governmental organizations, universities, corporations, and nongovernmental organizations. Its principal goals are:

  1. To accelerate the application of science and technology to the process of peacebuilding and stabilization;
  2. To promote systematic, high-level communication between peacebuilding and technical organizations on the problems faced and the technical capabilities required for successful peacebuilding; and
  3. To collaborate in applying new science and technology to the most pressing challenges faced by local and international peacebuilders working in conflict zones.

The Roundtable is strongly committed to action-oriented projects, and the long-term goal of each is to demonstrate viability with a successful field trial. The Roundtable has selected a portfolio of high-impact peacebuilding problems on which to focus its efforts:

  1. Adapting agricultural extension services to peacebuilding,
  2. Using data sharing to improve coordination in peacebuilding,
  3. Sensing emerging conflicts, and
  4. Harnessing systems methods for delivery of peacebuilding services.

Four steering committees comprised of Roundtable members and other experts developed action plans for each activity area that included workshops intended to assemble experts from across the peacebuilding and technical communities. The workshop held on May 23, 2012, was the second in a series that will address these four topics.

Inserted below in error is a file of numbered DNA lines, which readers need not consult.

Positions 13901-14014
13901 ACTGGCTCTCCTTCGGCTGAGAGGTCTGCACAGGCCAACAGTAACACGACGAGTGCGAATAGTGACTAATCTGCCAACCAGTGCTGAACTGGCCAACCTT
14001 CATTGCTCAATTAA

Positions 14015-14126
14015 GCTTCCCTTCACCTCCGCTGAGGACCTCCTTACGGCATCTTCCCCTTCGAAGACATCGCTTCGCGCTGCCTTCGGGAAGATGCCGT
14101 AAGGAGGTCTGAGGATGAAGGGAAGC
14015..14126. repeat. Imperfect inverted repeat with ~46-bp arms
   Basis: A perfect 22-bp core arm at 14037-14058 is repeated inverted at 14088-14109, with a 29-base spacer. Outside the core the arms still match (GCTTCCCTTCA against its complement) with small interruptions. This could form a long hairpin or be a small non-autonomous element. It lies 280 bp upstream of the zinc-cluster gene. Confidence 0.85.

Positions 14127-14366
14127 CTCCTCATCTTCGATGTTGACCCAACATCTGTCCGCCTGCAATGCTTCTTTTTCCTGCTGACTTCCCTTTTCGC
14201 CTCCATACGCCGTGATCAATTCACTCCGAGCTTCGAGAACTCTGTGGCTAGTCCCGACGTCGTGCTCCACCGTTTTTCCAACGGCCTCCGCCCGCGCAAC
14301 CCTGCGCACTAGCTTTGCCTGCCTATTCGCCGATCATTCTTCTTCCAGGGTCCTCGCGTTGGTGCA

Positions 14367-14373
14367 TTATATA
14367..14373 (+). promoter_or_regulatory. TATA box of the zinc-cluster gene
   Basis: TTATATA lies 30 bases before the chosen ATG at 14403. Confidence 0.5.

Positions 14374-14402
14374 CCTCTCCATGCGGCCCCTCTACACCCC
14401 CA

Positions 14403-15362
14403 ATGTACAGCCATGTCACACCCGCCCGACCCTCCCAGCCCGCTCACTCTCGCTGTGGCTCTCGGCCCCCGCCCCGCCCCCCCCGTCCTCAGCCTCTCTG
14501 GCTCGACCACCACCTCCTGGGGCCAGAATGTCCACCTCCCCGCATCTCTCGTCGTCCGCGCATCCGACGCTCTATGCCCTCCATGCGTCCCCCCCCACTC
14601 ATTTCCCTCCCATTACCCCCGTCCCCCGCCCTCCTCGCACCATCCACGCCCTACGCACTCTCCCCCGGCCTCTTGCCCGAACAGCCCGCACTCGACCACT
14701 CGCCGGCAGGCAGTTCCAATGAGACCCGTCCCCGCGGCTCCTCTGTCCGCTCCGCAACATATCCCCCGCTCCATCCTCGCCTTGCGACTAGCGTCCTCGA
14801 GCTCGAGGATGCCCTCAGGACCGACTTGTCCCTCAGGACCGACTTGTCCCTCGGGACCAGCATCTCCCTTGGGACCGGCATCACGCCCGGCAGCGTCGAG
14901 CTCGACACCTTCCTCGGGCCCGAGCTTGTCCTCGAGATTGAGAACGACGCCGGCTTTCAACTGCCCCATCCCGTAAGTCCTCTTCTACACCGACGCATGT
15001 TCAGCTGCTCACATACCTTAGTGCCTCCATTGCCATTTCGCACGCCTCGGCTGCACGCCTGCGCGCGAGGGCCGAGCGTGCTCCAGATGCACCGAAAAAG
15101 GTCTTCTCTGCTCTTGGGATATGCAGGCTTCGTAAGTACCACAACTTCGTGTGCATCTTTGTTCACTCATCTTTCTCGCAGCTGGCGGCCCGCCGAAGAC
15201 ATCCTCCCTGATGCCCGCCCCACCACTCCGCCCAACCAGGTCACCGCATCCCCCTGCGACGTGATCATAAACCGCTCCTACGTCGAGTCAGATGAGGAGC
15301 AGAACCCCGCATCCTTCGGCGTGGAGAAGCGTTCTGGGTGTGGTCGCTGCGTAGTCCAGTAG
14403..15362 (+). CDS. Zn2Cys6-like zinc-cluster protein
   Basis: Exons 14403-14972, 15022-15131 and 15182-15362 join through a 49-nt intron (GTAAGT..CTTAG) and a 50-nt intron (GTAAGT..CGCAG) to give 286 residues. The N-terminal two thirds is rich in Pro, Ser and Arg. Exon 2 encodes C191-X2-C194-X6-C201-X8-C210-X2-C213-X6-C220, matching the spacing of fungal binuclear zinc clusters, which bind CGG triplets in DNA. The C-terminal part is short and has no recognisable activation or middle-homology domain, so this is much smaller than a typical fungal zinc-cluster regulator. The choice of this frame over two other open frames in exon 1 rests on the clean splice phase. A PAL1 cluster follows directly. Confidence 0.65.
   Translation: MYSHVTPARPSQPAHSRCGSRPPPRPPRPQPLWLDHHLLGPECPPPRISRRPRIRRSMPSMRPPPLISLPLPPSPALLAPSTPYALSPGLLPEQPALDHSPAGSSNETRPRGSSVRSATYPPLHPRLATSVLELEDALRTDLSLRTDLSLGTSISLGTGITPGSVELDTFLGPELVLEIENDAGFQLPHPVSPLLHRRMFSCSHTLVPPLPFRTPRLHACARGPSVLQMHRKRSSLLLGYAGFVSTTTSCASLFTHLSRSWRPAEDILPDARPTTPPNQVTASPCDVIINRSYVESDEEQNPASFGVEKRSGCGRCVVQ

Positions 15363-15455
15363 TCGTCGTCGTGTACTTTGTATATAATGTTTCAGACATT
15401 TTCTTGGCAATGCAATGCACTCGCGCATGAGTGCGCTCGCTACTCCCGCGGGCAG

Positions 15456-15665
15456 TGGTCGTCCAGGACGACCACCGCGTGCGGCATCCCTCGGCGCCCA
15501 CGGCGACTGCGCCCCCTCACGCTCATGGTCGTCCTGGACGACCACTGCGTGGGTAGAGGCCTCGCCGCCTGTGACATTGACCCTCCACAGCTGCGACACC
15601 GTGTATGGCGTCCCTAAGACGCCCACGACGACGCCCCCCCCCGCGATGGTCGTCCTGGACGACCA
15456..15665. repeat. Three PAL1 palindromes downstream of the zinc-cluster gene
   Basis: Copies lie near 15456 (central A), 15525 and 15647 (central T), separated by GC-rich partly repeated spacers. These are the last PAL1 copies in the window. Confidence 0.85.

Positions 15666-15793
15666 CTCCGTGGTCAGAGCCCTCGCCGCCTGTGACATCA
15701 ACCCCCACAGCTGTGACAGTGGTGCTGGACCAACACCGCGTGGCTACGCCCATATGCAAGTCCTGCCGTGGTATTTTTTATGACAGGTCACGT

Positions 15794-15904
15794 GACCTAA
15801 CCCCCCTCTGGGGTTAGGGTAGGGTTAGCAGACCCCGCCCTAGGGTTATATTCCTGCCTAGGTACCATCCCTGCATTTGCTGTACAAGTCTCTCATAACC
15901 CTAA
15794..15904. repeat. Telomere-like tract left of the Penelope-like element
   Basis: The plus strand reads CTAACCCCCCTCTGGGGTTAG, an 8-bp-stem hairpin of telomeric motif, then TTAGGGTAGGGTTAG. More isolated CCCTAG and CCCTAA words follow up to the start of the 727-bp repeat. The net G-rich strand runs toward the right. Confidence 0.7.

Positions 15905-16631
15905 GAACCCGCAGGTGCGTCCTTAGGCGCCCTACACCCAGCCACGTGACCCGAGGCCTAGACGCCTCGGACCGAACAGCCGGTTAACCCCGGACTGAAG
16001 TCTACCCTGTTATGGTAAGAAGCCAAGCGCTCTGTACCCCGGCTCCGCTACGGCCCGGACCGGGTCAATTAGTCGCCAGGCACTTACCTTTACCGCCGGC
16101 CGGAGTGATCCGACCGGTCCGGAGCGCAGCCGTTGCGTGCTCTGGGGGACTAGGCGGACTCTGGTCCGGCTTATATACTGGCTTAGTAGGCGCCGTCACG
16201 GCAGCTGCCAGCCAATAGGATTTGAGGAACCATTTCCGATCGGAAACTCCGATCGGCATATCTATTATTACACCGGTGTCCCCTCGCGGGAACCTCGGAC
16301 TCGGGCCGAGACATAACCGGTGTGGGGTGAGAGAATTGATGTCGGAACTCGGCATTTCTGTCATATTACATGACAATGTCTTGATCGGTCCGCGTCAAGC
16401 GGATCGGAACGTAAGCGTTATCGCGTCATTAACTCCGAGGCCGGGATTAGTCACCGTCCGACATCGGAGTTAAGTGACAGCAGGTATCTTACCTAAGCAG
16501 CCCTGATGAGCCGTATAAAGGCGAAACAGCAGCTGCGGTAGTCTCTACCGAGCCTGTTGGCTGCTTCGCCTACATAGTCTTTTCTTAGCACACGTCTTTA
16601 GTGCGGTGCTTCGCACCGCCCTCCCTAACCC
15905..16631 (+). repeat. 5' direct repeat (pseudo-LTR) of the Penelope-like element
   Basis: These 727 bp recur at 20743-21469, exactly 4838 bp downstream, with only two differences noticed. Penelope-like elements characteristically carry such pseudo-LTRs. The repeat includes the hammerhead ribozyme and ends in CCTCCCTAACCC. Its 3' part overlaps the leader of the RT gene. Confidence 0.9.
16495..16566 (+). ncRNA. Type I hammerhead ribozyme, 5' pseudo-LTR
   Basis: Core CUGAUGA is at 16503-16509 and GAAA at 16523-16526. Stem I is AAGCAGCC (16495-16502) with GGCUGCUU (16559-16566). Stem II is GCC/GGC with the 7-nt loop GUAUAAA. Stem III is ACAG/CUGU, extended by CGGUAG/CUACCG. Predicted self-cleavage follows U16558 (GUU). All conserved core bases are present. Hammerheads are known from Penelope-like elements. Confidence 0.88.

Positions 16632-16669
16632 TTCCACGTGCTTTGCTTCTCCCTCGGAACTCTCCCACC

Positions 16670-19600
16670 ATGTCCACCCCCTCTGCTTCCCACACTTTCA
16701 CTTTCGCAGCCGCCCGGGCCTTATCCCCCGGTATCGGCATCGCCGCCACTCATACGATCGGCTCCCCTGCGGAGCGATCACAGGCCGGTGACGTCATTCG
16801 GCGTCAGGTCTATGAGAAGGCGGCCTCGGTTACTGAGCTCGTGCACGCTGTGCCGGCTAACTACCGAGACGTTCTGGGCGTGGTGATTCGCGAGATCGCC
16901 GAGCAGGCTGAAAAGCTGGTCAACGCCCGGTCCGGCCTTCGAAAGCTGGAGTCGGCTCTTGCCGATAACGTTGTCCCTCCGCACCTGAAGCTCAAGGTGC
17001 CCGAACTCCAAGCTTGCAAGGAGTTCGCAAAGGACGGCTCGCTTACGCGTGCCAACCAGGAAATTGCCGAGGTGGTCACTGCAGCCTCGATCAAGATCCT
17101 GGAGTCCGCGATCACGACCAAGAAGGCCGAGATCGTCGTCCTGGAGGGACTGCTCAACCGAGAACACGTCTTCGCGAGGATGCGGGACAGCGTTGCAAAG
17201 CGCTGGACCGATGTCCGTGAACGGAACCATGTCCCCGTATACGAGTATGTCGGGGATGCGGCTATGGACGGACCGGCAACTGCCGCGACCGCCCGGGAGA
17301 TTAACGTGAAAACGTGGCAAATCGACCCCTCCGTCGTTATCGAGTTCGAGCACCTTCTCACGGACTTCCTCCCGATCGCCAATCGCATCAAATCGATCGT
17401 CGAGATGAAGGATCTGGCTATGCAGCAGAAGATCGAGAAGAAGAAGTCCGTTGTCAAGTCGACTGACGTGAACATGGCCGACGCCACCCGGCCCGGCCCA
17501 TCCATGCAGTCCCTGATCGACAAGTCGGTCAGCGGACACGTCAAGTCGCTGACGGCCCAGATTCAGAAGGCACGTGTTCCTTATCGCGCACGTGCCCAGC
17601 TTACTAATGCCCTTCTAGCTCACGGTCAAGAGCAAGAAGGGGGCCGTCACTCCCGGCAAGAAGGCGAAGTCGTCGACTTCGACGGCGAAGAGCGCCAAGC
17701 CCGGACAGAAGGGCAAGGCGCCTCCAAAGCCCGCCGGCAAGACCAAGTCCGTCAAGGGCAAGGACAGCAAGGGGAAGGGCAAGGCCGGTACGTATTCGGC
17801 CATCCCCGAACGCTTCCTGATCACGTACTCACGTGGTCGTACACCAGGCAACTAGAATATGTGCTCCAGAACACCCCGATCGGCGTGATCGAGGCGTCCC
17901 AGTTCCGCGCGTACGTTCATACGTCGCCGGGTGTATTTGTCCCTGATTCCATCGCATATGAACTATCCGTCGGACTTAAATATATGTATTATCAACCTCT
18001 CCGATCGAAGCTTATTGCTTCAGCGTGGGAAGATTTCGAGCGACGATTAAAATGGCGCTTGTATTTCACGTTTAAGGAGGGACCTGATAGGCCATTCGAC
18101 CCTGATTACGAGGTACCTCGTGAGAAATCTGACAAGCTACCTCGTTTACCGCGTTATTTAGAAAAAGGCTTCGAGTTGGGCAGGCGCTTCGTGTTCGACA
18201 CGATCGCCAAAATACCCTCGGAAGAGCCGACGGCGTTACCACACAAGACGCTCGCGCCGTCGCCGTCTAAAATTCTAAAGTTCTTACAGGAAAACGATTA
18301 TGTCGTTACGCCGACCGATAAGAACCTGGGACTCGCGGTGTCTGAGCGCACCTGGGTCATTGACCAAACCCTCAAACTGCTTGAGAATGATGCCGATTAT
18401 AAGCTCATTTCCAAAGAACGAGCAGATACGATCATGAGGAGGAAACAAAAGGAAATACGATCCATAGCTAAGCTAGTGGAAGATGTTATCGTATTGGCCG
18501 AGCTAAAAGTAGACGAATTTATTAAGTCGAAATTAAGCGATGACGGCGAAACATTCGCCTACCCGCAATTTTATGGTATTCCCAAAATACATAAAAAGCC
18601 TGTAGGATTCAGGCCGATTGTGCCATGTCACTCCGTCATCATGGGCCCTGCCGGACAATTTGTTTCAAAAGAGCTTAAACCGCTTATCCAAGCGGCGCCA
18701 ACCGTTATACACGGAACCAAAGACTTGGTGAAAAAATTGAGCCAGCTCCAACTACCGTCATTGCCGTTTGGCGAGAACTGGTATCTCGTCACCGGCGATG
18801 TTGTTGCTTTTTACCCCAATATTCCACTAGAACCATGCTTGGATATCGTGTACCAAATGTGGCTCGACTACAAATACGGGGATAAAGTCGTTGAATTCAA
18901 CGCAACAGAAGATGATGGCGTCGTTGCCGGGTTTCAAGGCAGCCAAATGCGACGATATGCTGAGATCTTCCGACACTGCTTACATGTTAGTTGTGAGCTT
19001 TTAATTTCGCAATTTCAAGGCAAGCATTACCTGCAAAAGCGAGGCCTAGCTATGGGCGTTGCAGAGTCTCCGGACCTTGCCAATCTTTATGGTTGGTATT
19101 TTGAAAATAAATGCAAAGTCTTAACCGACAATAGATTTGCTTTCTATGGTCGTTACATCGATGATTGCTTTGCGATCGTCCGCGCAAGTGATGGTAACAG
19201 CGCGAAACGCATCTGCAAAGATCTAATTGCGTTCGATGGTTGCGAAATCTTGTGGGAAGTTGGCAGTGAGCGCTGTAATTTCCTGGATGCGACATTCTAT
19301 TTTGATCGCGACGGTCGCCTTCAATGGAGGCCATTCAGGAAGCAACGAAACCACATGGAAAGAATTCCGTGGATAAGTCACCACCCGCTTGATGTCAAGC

The workshop engaged two types of participant. From the world of conflict management, it included policymakers, planners, and people working in conflict environments. On the technical side, participants included engineers, IT specialists, and analysts (such as econometricians) responsible for the design, use, and maintenance of information technology systems in development and conflict environments. Because the focus of the meeting was on data sharing to improve coordination among federal government and nongovernment stakeholders, the participants came largely from US-based government, NGO, corporate, and academic organizations. This summary should be of interest to a similar audience.

The intent of this summary is to provide an overview of the topics and themes discussed during the workshop. Following further consultation with



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